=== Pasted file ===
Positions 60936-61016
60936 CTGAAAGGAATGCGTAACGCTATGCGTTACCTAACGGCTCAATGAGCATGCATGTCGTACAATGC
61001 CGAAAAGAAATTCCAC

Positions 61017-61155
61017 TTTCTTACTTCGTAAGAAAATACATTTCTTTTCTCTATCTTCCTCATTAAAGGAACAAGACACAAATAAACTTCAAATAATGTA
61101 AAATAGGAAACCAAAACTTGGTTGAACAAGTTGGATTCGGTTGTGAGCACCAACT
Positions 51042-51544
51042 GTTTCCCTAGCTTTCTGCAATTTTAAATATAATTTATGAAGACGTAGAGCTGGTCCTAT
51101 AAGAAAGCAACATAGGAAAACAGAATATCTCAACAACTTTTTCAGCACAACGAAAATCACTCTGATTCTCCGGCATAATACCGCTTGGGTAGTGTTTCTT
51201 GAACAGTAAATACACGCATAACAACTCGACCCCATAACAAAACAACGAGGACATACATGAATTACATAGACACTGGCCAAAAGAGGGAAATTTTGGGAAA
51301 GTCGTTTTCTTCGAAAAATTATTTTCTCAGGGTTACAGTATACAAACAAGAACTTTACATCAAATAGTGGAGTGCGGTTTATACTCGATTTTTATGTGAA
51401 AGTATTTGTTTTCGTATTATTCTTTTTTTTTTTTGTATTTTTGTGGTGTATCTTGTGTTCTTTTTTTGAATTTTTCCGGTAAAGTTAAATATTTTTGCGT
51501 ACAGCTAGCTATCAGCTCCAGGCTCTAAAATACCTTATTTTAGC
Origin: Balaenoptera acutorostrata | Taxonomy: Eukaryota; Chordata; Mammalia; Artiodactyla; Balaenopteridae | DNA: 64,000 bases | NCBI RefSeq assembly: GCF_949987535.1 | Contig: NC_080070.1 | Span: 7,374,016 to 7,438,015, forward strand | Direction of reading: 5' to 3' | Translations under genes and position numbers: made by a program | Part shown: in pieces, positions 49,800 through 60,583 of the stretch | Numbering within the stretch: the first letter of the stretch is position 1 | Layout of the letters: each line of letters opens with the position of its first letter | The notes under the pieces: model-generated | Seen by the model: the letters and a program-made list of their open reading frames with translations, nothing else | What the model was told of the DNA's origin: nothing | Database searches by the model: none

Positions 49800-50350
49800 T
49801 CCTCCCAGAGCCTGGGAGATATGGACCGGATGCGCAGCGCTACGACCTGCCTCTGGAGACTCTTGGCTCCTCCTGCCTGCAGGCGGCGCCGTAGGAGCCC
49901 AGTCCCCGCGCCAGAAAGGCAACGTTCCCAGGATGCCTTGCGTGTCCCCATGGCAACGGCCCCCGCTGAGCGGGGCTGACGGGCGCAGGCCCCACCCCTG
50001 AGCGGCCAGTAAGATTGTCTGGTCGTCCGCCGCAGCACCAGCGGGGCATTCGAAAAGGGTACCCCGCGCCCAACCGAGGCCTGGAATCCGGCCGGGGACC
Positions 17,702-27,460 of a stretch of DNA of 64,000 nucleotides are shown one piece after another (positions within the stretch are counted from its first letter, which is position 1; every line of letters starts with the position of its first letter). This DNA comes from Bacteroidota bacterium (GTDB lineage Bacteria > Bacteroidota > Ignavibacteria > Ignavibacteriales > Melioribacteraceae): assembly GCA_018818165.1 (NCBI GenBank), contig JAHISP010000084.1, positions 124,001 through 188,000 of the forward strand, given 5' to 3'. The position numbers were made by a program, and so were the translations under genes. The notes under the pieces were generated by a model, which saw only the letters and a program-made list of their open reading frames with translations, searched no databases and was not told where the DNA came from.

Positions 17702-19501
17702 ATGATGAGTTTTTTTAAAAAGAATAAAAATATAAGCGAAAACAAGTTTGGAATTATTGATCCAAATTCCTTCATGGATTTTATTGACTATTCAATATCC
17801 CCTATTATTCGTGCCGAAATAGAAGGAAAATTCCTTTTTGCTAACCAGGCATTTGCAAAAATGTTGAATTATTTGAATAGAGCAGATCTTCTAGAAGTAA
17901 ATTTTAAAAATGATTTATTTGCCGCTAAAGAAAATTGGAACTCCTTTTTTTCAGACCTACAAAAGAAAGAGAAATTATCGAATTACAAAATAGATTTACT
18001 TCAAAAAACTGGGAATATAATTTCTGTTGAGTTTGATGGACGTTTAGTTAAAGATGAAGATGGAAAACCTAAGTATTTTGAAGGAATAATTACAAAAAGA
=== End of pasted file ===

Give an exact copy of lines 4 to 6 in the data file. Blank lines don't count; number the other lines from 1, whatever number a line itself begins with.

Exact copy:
Positions 61017-61155
61017 TTTCTTACTTCGTAAGAAAATACATTTCTTTTCTCTATCTTCCTCATTAAAGGAACAAGACACAAATAAACTTCAAATAATGTA
61101 AAATAGGAAACCAAAACTTGGTTGAACAAGTTGGATTCGGTTGTGAGCACCAACT